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Genetic transfer

Author: Oregon Public Broadcasting.; American Society for Microbiology.; Annenberg/CPB.
Publisher: South Burlington, Vt. : Annenberg/CPB, ©2000.
Series: Unseen life on Earth : an introduction to microbiology, 5.
Edition/Format:   eVideo : Partial animation : EnglishView all editions and formats
Database:WorldCat
Summary:
Details the process of horizontal gene transfer which enables microbial populations to achieve genetic diversity. Shows that bacteria transfer genetic information by conjugation, transformation or transduction and that scientists can exploit these processes through recombinant DNA.
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Genre/Form: Digital video
Streaming multimedia
Video recordings for the hearing impaired
Interviews
Material Type: Partial animation, Internet resource, Videorecording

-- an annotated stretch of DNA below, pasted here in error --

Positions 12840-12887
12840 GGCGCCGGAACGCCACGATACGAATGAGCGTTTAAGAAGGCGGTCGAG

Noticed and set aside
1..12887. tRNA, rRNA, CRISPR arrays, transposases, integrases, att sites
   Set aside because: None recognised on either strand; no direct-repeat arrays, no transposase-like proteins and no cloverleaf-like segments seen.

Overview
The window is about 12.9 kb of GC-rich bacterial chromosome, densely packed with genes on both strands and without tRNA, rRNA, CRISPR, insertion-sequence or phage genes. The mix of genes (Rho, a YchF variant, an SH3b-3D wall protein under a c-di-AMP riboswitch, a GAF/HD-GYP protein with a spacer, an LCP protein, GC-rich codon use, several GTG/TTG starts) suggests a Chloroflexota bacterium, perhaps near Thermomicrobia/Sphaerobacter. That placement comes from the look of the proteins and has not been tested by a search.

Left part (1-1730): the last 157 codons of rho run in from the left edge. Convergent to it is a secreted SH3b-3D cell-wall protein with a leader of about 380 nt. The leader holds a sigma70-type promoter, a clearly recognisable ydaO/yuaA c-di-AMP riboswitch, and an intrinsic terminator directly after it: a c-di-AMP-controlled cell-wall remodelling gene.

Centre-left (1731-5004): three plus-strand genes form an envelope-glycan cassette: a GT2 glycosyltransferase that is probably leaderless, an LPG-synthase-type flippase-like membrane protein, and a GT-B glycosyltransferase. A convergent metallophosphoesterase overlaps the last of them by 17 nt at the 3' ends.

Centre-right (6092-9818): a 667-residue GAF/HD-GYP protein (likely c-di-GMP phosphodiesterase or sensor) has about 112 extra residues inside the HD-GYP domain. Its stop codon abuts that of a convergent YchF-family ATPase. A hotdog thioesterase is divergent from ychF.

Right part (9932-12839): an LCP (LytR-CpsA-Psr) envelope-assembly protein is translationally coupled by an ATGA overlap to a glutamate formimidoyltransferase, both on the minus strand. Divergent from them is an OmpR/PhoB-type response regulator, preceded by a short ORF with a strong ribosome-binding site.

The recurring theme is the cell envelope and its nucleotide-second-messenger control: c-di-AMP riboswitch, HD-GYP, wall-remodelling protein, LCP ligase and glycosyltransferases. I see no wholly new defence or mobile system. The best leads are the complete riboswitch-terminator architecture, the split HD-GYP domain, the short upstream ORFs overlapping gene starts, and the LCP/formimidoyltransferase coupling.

Document Type: Internet Resource, Computer File, Visual material
All Authors / Contributors: Oregon Public Broadcasting.; American Society for Microbiology.; Annenberg/CPB.
ISBN: 9781576801543 1576801543
OCLC Number: 160028041
Language Note: Closed captioned.
Notes: Filmed on location in national laboratories, hospital operating rooms and African villages, series also features scanning electron micrographs, time-lapse photography, photomicroscopy, and fully realized computer animation linked by compelling narratives of the lives and discoveries of microbiologists.
Coordinated with "Microbiology : an introduction," 6th edition, by Tortora, Funke and Case.
Target Audience: High school/college.; 9-12+.
Description: videorecording.
Details: Mode of access: Windows Media Player, World Wide Web.
Series Title: Unseen life on Earth : an introduction to microbiology, 5.
Responsibility: produced by Oregon Public Broadcasting in association with Baker & Simon Associates and the American Society for Microbiology.

Abstract:

Details the process of horizontal gene transfer which enables microbial populations to achieve genetic diversity. Shows that bacteria transfer genetic information by conjugation, transformation or transduction and that scientists can exploit these processes through recombinant DNA.

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